Think about the times you’ve purchased a home. What was going on in your life at the time?
Had you landed your first job? Gotten married? Finished graduate school? Had your first or second child? Moved to a new town?
Moving, it seems, is inherently tied to these life events. And most of those events leave behind some paper trail that, to date, no Realtor has been able to easily track.
At least not before a pair of Durham entrepreneurs started collecting the data and then building a software to analyze and make sense of it, locate the people along the trail and target them with the right message when they’re most likely to buy a home. Their company called First (formerly First Leads) doesn’t yet have a product on the market. But a working prototype has already delivered Realtors around the nation bunches of solid leads by sending targeted emails to people who just completed graduate programs at one of 101 colleges in 53 U.S. cities. First has even made some money—a 25 percent commission on any sale that comes through a lead has brought in $50,000 in early revenue.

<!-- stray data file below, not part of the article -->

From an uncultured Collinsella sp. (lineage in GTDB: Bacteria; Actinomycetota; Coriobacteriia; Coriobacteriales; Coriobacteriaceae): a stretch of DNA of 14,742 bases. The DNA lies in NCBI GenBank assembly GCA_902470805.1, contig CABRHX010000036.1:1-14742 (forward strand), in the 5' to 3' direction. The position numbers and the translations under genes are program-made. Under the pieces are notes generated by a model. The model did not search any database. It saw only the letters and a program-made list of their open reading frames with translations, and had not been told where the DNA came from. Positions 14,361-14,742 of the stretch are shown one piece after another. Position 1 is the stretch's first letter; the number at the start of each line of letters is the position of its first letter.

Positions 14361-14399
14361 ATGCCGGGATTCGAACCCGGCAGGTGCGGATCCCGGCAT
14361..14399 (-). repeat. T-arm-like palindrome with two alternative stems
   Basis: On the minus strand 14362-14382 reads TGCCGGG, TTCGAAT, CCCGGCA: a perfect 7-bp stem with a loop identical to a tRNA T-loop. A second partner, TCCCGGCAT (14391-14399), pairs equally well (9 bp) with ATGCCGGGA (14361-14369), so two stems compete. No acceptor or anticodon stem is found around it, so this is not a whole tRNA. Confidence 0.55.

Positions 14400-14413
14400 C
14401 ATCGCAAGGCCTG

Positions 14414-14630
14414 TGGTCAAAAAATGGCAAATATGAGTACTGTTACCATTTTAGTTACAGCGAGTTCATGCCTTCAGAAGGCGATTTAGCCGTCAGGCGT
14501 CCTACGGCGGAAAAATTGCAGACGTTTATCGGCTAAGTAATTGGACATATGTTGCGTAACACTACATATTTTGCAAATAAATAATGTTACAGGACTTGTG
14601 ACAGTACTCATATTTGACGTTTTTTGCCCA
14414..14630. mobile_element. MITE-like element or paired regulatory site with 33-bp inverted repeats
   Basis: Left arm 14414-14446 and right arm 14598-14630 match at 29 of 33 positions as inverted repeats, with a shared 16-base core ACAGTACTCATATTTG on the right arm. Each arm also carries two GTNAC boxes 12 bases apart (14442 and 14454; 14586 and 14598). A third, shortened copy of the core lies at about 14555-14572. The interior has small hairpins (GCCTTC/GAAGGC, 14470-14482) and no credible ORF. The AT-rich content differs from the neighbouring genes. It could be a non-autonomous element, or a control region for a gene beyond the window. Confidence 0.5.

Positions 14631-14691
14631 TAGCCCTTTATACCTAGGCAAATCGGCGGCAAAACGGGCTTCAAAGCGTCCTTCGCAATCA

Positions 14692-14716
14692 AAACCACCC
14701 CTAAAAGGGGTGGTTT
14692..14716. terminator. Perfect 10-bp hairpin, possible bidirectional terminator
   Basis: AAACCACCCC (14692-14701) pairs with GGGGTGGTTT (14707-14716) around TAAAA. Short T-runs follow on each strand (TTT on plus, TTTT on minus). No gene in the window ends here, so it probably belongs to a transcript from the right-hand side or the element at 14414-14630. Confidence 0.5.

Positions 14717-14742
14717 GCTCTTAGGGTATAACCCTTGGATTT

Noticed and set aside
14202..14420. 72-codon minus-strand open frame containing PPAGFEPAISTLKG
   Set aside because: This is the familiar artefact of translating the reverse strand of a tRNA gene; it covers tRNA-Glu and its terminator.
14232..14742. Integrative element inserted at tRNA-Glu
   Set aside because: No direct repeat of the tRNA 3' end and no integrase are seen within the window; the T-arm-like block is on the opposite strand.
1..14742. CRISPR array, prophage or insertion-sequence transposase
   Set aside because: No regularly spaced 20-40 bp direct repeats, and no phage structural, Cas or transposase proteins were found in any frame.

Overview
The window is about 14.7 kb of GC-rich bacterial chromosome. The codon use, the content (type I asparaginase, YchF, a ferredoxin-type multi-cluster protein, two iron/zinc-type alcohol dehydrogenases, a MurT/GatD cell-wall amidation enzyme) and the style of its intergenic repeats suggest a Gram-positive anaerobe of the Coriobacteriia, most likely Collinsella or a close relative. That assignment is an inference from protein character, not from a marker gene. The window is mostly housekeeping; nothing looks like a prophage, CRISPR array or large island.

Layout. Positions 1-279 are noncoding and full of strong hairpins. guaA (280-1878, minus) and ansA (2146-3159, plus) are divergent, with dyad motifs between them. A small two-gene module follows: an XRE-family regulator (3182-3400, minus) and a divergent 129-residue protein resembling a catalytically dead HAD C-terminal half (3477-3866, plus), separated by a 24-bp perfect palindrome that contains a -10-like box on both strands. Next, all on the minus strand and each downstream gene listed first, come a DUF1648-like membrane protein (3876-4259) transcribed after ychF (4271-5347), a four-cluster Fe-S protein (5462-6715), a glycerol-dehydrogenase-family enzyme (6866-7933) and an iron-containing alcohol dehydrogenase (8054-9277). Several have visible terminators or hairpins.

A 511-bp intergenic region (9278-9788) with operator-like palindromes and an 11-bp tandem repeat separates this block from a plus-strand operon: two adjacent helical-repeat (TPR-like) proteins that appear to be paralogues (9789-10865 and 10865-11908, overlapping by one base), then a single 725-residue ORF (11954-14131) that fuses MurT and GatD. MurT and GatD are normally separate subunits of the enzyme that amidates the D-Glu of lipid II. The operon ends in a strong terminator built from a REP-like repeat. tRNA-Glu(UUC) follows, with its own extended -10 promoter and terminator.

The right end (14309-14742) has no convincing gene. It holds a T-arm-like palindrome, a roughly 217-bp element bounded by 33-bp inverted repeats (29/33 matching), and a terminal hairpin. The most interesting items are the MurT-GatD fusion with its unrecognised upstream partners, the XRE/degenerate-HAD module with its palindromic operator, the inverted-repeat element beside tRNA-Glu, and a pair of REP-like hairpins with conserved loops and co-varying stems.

Idea Fund Partners was pretty sold on the idea and first-time founders Mike Schneider (left) and Jess Martin (right)—the early stage capital fund provided the final $250,000 to close a $750,000 round in May, investing alongside Sovereign’s Capital, run by former Bandwidth co-founder Henry Kaestner, and a dozen angel investors.
“It’s a big opportunity. But I think what is important is not how big the market is but how unique the approach is,” says Lister Delgado of Idea Fund Partners and a new First board member. “We look for companies that are doing things in unique ways.”
First founders back story
Schneider and Martin met through Kaestner and his local portfolio company CloudFactory. Schneider took a job with Kaestner’s Sovereign’s Capital after he graduated from Duke University in 2009. He was integral in helping to bring CloudFactory, a startup founded in Nepal, to Durham. And its unique way of doing business process outsourcing while leveraging on-demand human labor (thousands of trained “cloudworkers” in Africa) had a profound impact on him. CloudFactory provides the scalability of tools on Amazon Web Services but for tasks that require a person’s (or thousands of them) brain and touch.